Last post on Apr 19, 2012 at 3:15 AM
You are in the Ford Fusion and Mercury Milan Hybrid
What is this discussion about?
Ford Fusion Hybrid, Mercury Milan Hybrid, Hybrid Cars, Sedan
#174 of 1144 Re: . [akirby]
Jan 14, 2009 (6:22 am)
If it hasn't failed by now I don't think it will. And there's no reason to think the Fusion will be any different based on it's track record.
I agree with you, but the point I was attempting to make is that Ford does not have the reputation regarding their hybrids that Toyota has. It's been well publicized that Toyota's hybrids are very reliable. I'd say most people aren't aware of a hybrid Escape.
With the 2010 Fusion, I think Ford definitely has a winner. GM still looks lost as ever.
#175 of 1144 Re: . [dieselone]
Jan 14, 2009 (7:16 am)
But Ford's overall reputation for quality is becoming widely known (finally), especially on the Fusion. So you have a vehicle with stellar quality and a hybrid system that's been proven in the Escape. I don't see a problem.
#176 of 1144 Re: . [akirby]
Jan 14, 2009 (7:58 am)
I agrree and I am in about to go pre-order my Milan Hybrid. Going to sell my MKZ.
Jan 14, 2009 (8:28 am)
bigt said: "I agrree and I am in about to go pre-order my Milan Hybrid. Going to sell my MKZ."
Smart move. Fun one, too. I'm guessing you'll have it in another 4 months. The delay will be caused by the glowing Feb. 2009 Car and Driver test review of it spiking demand.
#178 of 1144 Re: Honda Insight (and Prius) wimps compared to Fusion. [coldcranker]
Jan 15, 2009 (8:07 am)
Well, the upcoming Honda Insight got its first test from Edmunds recently. Its small like the Prius, and has even wimpier wheels/tires, 15" 175mm wide tires. The Prius has 15" 185 mm tires. They're now saying they expect the Insight to have EPA MPG figures of about 40 for both city/hiway, about the same as the Fusion. The Fusion hybrid will be a roomier, larger, more useful vehicle for those that need the interior space, and the Fusion will be safer (larger vehicle). The Insight will be priced much cheaper than a Fusion or Prius, so there is an advantage there.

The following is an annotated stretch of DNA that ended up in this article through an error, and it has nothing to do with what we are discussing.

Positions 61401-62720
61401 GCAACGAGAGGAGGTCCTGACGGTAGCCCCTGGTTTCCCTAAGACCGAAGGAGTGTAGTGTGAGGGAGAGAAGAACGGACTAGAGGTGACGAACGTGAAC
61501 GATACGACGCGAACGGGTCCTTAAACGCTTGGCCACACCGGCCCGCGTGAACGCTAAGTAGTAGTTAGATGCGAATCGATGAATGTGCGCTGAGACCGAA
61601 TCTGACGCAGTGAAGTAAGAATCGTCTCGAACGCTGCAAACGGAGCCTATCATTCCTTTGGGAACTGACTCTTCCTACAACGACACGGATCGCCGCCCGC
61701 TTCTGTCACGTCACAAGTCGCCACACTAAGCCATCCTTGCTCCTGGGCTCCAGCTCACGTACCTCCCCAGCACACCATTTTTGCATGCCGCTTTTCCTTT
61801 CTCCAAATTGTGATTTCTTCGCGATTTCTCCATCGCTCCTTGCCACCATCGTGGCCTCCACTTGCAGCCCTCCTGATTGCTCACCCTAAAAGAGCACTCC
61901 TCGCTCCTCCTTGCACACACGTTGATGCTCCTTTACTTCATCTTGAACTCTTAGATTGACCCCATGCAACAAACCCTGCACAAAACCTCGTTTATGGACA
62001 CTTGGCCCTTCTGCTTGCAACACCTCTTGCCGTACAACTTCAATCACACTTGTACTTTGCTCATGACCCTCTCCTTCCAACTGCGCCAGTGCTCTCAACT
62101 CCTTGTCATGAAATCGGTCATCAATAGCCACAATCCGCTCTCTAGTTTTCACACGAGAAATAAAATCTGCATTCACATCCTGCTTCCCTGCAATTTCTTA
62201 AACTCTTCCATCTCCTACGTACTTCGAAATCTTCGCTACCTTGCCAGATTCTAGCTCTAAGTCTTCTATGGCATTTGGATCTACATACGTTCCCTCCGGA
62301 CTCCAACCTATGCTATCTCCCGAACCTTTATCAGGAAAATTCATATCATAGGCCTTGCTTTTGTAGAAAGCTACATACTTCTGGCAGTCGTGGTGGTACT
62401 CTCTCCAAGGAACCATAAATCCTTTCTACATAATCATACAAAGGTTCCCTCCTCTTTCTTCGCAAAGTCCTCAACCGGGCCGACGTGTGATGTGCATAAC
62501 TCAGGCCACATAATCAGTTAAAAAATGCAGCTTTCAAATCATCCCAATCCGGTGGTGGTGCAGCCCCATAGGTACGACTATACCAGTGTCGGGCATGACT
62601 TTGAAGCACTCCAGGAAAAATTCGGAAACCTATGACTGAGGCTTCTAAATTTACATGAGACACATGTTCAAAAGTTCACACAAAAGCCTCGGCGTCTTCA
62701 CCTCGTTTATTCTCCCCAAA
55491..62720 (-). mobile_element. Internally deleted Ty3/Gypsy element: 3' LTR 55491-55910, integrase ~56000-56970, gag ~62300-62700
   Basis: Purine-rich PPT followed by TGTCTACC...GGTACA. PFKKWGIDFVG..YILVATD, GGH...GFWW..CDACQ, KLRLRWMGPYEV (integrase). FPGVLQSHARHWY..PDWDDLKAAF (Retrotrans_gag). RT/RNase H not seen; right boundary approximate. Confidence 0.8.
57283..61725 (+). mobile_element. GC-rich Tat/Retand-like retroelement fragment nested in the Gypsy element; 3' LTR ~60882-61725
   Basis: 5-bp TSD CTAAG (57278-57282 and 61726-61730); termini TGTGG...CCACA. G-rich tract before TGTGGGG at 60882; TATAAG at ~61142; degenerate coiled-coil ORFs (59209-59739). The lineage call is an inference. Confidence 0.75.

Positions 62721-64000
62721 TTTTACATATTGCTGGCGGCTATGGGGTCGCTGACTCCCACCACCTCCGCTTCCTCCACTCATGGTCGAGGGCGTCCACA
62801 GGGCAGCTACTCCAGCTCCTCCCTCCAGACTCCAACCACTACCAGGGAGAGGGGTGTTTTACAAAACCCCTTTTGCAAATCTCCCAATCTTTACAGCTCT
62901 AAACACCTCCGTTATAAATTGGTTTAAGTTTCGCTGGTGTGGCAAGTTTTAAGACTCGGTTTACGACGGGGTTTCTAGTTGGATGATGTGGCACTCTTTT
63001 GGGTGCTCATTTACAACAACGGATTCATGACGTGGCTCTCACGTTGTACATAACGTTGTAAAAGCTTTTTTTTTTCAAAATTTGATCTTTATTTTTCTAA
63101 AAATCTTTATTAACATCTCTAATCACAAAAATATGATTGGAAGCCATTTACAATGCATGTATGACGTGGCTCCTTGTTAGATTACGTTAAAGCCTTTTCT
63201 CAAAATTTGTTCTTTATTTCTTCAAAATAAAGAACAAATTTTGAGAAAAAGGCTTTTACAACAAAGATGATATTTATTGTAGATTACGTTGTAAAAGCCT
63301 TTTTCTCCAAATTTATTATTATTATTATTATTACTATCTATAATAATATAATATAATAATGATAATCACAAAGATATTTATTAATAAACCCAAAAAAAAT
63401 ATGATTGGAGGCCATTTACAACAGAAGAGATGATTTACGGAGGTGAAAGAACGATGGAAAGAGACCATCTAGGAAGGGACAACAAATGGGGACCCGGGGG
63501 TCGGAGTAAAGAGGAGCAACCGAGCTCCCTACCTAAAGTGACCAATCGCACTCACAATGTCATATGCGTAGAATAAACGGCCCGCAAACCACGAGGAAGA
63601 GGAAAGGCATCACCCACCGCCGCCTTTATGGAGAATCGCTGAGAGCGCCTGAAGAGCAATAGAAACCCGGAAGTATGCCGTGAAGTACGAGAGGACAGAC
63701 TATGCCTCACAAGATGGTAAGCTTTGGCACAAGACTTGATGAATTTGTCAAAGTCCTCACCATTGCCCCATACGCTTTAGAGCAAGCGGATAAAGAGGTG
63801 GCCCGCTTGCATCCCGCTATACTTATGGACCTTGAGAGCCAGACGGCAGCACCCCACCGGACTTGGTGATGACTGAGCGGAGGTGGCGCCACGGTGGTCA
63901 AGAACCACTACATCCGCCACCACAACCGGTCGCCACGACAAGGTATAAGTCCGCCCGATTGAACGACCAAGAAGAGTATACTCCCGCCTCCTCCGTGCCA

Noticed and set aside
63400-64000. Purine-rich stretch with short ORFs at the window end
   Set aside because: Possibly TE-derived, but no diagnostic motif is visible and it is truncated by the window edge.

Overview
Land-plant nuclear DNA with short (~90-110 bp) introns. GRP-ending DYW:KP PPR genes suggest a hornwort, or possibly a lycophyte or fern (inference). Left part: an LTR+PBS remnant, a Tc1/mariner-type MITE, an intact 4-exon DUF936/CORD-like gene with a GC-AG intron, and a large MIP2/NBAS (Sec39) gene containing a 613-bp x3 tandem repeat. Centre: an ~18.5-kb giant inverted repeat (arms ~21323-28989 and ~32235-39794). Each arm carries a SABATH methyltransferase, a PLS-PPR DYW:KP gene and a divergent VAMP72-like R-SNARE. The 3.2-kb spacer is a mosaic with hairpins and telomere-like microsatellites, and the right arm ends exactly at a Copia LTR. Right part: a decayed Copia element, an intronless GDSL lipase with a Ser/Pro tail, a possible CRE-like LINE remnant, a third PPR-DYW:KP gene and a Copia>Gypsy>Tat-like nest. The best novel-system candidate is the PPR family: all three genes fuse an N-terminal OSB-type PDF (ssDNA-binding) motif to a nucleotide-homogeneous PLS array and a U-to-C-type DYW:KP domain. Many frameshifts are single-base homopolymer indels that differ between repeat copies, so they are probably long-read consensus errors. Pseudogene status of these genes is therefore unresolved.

#179 of 1144 Re: Honda Insight (and Prius) wimps compared to Fusion. [coldcranker]
Jan 15, 2009 (8:10 am)
Plus, contrary to that report, the Insight will get significantly better mileage.
#180 of 1144 Re: Honda Insight (and Prius) wimps compared to Fusion. [gregg_vw]
Jan 15, 2009 (8:30 am)
Huh? Contrary to the report that it will get about the same mileage as the Fusion, it's going to get more? Based on what information exactly?
#182 of 1144 Good Job Ford
Jan 15, 2009 (8:39 am)
Ford Fusion Kicks Tail among family-hauler hybrids
Ford has a weiner.
Ford has pulled off a game changer with this 2010 model, creating a high-mpg family hauler that’s fun to drive. That achievement has two components: First, the machinery is unexpectedly refined—call it Toyota slickness expressed with car-guy soul. Second, the electronic instrument cluster involves the driver, invites you into the hybrid game, and gives you the feedback needed to keep increasing your personal-best mpg number.
Or you can say the heck with it and opt for a minimum-distraction display that shows little beyond the speedo.